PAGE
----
CHRIS BILSLAND always wanted to be a bookmaker. As CIPFA’s new president, he takes up the mantle as public service providers are facing their toughest challenge in decades. What makes a would-be turf accountant right for the job?
“I have experience at the highest level of being a chief financial officer, which is at the heart of CIPFA’s work,” Bilsland tells us.
He might be referring to his 13 years as treasurer of Somerset; or his post as lead financial adviser to the Local Government Association; or even his past presidency of the Society of County Treasurers.
As chamberlain of the Corporation of London, Bilsland does not lack current experience. Chamberlain is an old-fashioned word for a finance director, and Bilsland is 79th in a line that stretches back to 1237.
“I’m based in London, which makes it easier for me to undertake a lot of the duties of the role,” he adds.
So, what do CIPFA members want from their institute and its new president? CFOs are calling for assistance in the tricky business of cutting spending, and cutting it fast. Regional members need outreach to help them support CIPFA people on a local level. At the same time, the institute is “being very sensitive” about training new accountants against a backdrop of wide-spread recruitment freezes.
It is a tall order, and one that is sharpened by a half-million black hole in CIPFA’s 2010 accounts. Having saved more than £4.5m thanks to cost-cutting measures, a stubborn £5m drop in income throws into relief the huge challenge facing an organisation with more demands on its resources than ever before.
Savings were made through “sensible housekeeping”, Bilsland asserts. In CIPFA-speak, this means a pay and recruitment freeze while finding ways to deliver services without stumping up for costly events, often online.
Despite all this cost cutting, the shortfall remains. Bilsland concedes that balancing rising member needs with falling resources is “a big question”. “We put our efforts into those areas where we can really make difference.” This means government, large institutions and devolved parliament, although Bilsland claims: “We never say no. If HMRC asks us for help we’re not going to say we’re too busy, we’re going to find someone who can do the work.”
CIPFA’s commercial arm has suffered amid client belt tightening. Total income slipped by £104,000 in 2010, a result of “very difficult trading conditions in [its] markets as public bodies prepared for significant funding reductions”. The business “can take as much as we throw at it”, Bilsland says. But it is unlikely to be snowed under any time soon.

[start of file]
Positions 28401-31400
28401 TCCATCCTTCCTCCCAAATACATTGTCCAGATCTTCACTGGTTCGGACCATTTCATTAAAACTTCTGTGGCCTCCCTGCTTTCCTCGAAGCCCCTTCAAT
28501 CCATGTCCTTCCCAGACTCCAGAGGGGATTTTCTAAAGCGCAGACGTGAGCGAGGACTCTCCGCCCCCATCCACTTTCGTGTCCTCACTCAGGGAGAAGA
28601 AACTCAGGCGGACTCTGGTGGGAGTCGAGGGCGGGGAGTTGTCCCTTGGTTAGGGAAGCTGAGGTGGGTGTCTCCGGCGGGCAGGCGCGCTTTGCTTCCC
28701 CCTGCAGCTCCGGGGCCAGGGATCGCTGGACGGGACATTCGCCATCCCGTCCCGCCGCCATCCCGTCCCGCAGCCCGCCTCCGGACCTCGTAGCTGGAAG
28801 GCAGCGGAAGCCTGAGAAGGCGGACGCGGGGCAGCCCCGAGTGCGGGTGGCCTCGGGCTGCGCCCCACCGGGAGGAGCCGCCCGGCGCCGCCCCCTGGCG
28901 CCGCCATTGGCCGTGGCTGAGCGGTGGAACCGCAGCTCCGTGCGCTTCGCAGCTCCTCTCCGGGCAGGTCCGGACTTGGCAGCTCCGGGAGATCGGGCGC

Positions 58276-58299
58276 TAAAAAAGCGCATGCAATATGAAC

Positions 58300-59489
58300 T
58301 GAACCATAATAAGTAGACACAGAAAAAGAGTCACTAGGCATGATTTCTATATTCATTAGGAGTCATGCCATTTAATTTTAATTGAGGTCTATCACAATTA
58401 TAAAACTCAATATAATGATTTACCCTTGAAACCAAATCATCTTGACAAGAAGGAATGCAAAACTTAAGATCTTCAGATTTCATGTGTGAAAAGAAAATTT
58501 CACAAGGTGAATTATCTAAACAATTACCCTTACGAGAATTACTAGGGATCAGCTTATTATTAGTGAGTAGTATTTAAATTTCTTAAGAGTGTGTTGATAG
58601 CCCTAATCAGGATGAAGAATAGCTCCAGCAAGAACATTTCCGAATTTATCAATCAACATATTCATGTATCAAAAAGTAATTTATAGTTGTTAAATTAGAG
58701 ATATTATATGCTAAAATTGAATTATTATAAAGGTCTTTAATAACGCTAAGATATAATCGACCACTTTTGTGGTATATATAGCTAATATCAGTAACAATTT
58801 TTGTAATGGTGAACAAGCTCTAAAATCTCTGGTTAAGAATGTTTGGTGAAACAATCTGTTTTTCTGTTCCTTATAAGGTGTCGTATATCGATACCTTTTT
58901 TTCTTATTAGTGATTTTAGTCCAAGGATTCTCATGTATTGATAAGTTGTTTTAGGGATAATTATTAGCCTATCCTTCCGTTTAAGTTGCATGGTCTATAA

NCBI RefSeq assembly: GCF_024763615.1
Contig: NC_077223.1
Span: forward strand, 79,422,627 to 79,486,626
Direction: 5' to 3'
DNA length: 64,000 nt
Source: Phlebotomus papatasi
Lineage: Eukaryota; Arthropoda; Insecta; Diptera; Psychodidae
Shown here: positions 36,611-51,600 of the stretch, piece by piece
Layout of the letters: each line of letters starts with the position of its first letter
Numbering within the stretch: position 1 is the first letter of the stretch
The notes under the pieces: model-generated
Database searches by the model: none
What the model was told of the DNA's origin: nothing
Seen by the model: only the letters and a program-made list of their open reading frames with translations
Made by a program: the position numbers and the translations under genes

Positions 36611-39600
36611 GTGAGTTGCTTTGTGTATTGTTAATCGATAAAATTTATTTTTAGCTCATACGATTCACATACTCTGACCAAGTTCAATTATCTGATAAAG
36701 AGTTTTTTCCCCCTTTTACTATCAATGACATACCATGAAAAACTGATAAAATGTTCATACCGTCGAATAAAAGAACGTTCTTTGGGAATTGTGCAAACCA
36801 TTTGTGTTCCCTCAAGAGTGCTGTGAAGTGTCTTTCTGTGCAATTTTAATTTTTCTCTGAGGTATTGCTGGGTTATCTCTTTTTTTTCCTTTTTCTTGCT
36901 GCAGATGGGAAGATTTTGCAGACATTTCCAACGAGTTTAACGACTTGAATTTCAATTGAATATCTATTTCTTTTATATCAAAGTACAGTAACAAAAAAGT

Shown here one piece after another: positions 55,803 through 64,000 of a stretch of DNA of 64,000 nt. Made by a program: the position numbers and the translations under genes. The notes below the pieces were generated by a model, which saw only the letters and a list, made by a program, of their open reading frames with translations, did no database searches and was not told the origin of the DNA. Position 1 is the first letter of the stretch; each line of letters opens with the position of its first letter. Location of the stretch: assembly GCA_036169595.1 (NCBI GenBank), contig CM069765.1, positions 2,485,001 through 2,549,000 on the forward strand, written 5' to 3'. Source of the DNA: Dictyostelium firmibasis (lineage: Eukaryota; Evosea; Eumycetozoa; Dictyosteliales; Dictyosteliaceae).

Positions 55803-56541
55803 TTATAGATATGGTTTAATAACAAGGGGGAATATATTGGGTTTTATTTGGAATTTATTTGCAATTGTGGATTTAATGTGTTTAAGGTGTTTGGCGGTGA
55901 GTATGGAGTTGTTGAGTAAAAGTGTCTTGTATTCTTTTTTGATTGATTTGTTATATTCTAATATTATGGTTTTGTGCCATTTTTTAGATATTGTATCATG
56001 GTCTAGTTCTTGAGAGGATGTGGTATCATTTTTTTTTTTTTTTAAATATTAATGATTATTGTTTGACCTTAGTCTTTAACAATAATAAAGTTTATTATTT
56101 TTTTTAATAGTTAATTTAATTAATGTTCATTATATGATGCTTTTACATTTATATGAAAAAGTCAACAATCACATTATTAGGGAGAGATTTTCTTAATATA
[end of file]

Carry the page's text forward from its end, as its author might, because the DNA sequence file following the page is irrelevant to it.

Foreign markets could offer CIPFA the activity it craves. Bilsland is planning to devote 50% of his energy to developing the institute’s international work, and this might be no coincidence. “There are countries in the world that are very keen on UK systems of governance, particularly public finance. We’ve got quite a lot of demand for our advice and support abroad.”
The World Bank in particular has work for the taking. As the only accountancy institute on the planet that specialises in public finance, CIPFA is “well heard and well located on the issues”.
African nations seeking to improve public financial accountability have come knocking and, through the World Bank, CIPFA is talking to nations “which are interested in UK styles and systems of public finance”.
However, at a time of belt-tightening, this cash-hungry consultancy line could be directing much-needed money away from struggling UK members.
CIPFA considers its international work “part of [its] charitable activity”, as the expense of working in foreign climes is not fully met by fees. There is a net residual cost that is covered by the institute’s commercial arm, and this sets it apart from profit-seeking organisations.
So is Bilsland turning away from lacklustre Britain, lured by the promise of a glamorous global persona? He admits that the focus of his presidency is half domestic, half international. This outlook should build CIPFA’s overseas profile, but is it diverting the institute’s attention – and finances – from UK members in their hour of need?
“The institute’s commitment to members in the UK is unwavering,” Bilsland insisted. However, the financial crisis was global, and so are its consequences.
“If CIPFA doesn’t show leadership and work with governments, accountancy bodies and the finance profession internationally, we won’t be helping to achieve the step change in public financial management which is essential to rebuilding sound public finances globally.”
Five years for success
CIPFA is part-way through a five year review, and Bilsland is non-committal on its success. “It’s going okay,” he proffers, less than enthusiastically. A shifting financial backdrop could scupper the plan and the last year has seen “a toughening up of the economy”. For this reason, CIPFA is debating whether more must be done to batten down the hatches.
Presuming the plan pulls through, where does Bilsland see CIPFA in five years? “Bigger and more influential in the UK,” is the confident response. “We need to be more agile and enterprising.”
On the international scene, Bilsland is just as ambitious. CIPFA is already “quite influential” overseas, but its new president wants to see this grow and the institute take up a leading global role.
Nevertheless, matters at home might drag Bilsland’s attention back to the mainland. As government financing shrinks, gaps are opening up in the provision healthcare, policing, higher education and more.
“There’s so much change in public services – and most of it has a financial impact – that above all else we need to ensure we are in those areas of change, giving the kind of advice and support necessary to help public sector organisations navigate their way through.”
Fighting words for an embattled institute, but this would-be turf accountant fancies his chance of success.
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